“The nature of Christ’s salvation is woefully misrepresented by the present-day evangelist. He announces a savior from hell rather than a savior from sin. And that is why so many are fatally deceived, for there are multitudes who wish to escape the Lake of Fire who have no desire to be delivered from their carnality and worldliness.” – Originally from article Saving Faith: Part 1 Signs of the Times. Cited in the DVD Amazing Grace: The History and Theology of Calvinism
I believe this quote from Pink is essential in developing a biblical approach to evangelism. It’s all too easy to gain ‘converts’ by scaring the ‘hell’ right out of people by conjuring horrific imagery of an eternal state of suffering and misery. Who in their right mind would choose this fate over one of eternal bliss? Heaven and hell are not the primary issues we are faced with everyday; righteousness and wickedness are. The bottom line is that we don’t choose heaven and hell. We choose between righteousness and unrighteousness. Heaven and hell are simply the eternal consequence of our choices between the two. Continue reading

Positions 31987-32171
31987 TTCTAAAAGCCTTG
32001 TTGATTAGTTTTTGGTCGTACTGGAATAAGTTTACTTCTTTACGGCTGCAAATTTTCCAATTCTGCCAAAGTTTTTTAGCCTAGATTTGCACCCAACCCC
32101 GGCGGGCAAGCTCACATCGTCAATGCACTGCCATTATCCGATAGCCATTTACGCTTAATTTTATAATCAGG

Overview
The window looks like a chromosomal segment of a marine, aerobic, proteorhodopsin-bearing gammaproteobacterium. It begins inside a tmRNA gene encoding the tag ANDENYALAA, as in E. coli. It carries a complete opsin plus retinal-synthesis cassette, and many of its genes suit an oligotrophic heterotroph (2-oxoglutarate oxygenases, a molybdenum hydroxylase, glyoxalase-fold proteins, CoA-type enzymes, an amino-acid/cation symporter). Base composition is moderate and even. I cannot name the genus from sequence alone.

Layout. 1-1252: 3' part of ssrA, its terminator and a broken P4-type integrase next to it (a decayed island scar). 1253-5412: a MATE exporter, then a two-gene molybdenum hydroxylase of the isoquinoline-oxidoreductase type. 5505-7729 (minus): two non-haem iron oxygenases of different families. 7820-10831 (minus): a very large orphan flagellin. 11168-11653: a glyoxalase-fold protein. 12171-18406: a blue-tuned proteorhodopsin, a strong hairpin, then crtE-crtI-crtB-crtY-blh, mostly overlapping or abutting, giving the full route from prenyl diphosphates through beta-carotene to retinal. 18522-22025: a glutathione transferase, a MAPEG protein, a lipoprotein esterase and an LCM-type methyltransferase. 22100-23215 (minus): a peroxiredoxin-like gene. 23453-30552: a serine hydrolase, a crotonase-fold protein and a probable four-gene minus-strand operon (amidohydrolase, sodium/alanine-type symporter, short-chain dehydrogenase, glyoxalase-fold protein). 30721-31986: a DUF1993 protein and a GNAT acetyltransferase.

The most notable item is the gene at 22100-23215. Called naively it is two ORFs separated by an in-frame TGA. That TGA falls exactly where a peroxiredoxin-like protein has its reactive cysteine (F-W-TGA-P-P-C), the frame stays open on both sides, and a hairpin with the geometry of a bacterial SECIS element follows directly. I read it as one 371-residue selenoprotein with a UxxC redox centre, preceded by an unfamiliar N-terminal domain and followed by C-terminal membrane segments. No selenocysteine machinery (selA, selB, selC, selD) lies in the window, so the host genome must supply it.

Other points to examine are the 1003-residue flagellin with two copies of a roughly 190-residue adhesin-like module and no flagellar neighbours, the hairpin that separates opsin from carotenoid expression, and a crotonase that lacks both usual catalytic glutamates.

In my last post, Are We Justified by Actions or by Beliefs? which was in response to the post prior to it, Will Atheists go to Hell? I received further comments from a couple of atheists questioning the goodness and justice of God in sending people away to eternal punishment. I will attempt to answer their objections here.
I wrote, “If my justification depended on my actions I (and everyone else) would be doomed to damnation.”
Morsec0de wrote, “Doesn’t that suggest too high of a standard?”
Yes! That’s the whole point of the biblical tension between law and grace. Logically, one leads to the other. Here are a few biblical facts about the law of God: Continue reading
Thursday morning I was shaken out of my mundane weekday routine by a surprising question from my teenage daughter on the way to school. It surprised me for a couple of reasons:
1. In the past my daughter has not been open to conversing about spiritual matters.